Morita: Are you going to use chicken eggs or duck eggs?

Feniger: Probably chicken eggs for this because it's going to be a buffet and people are going to be going by. We're not doing the kaya toast from STREET. We're going to be serving sesame-coated bananas in a rice flour batter and serve it with the coconut kaya jam and dark soy.

Morita: Mmm.... sounds good.

Feniger: That and the Burmese melon salad with the lime leaf and coconut will be at the brunch.

Morita: That sounds really good!

Feniger: I'm really excited about it. Late one night, I was at a hawker stand in Singapore and had a kaya experience. I tried fried bananas with the kaya and thought, "Oh my god, that is so fabulous!"

Morita: Well, it's banana and coconut. You can't really go wrong with that.

Feniger: No you really can't. I'm working with a banana farmer in Hawaii.

Morita: Do you plan to visit the farm?

Feniger: That would be fantastic. It all depends of timing. I would love that. We haven't defined yet who we'll be working with, but also for the tasting on Saturday night, I'm going to be serving chilled Korean noodles with a green sriracha and skirt steak. Typically we do it with pickled carrots and daikons, but I think that because we have so many great opportunities to work with local farmers...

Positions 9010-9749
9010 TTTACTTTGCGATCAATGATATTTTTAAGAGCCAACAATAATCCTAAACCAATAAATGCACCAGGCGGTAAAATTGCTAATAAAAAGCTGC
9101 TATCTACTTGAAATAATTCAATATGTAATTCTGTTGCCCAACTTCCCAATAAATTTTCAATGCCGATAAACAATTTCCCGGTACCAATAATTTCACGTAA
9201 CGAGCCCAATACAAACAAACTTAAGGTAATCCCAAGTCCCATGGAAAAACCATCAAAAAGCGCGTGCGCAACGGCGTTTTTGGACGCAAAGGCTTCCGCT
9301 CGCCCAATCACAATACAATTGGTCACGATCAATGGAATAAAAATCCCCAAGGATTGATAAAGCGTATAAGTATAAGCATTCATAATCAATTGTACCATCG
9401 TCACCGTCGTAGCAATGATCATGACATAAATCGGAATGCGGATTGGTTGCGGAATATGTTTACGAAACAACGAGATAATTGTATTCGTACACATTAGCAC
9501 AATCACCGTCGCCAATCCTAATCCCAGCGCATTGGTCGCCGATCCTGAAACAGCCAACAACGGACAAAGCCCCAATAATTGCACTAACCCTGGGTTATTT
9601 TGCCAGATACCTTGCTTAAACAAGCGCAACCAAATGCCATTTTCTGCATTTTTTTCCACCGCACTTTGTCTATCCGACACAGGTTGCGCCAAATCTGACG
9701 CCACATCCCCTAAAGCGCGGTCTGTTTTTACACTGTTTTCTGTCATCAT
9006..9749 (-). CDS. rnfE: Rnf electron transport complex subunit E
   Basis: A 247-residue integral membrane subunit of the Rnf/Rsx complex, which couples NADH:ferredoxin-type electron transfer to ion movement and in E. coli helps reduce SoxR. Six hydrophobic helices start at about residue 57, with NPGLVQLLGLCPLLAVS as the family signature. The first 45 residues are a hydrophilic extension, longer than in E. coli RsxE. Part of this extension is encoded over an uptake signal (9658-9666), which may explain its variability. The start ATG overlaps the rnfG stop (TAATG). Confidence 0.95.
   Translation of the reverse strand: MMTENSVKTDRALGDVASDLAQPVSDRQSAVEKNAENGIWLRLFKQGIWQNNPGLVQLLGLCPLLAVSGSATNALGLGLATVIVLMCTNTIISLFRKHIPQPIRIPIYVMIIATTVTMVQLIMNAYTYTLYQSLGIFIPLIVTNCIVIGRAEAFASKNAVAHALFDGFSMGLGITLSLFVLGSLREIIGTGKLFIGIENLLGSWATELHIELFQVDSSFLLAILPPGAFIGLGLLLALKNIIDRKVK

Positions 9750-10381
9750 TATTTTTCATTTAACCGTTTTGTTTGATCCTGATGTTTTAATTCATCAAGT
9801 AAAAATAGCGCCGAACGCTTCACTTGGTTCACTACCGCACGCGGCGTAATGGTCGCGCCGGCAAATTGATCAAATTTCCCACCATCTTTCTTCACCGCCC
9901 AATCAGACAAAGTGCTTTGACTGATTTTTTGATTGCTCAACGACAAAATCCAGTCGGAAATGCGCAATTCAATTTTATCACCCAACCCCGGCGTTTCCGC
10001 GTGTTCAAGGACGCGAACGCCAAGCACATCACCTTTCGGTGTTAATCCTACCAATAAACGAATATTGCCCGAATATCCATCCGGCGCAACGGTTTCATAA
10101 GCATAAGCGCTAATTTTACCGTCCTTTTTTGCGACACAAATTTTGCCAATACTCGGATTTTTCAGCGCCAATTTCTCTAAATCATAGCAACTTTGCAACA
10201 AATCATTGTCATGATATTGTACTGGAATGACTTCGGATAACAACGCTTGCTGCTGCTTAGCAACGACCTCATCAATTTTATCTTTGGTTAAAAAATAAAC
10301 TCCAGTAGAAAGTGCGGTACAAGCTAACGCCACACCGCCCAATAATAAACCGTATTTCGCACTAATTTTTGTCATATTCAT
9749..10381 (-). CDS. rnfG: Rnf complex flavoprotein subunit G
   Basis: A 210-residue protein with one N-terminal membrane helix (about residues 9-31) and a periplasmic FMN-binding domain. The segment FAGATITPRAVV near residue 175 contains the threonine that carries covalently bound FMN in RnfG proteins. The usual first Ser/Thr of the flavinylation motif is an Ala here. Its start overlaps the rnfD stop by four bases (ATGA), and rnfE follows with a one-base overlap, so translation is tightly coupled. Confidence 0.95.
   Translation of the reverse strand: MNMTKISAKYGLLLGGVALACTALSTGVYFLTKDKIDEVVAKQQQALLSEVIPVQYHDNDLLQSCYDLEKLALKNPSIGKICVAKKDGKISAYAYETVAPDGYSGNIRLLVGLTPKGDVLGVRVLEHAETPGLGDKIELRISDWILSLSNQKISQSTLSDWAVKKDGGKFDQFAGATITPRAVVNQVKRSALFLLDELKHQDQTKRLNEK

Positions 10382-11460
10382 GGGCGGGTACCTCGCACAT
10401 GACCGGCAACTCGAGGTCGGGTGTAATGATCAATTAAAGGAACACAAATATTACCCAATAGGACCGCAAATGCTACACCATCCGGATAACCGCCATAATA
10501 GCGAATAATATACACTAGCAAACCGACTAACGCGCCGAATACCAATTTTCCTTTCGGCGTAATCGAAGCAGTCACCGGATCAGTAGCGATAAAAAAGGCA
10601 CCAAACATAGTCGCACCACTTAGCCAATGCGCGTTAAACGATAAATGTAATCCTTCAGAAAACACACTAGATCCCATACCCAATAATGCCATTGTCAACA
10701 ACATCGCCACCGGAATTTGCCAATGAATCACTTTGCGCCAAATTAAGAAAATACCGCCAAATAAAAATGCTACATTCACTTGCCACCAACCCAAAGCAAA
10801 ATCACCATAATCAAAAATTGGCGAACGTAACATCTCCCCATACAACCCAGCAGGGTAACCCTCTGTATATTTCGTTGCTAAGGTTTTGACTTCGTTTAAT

Morita: You'll probably change it up.

Feniger: I'm sure we will because there are so many opportunities. I went through the list of farmers they sent me, so there's Ho Farms, which has long beans, squashes and cucumbers that might be interesting in the the dish. There's Twin Bridge Farms asparagus that might be cool. I didn't really see melons on  the list, but the Kamiya Gold papayas might be good in the Burmese melon salad with the coconut, peanuts and lime. That should be pretty delicious. Then the skirt steak is from Kuahiwi Ranch. I saw that they had beef so I wanted to utilize that.

Morita: Kuahiwi Ranch is on one of the Neighbor Islands and were very integral in getting local beef back into the market here in Hawaii.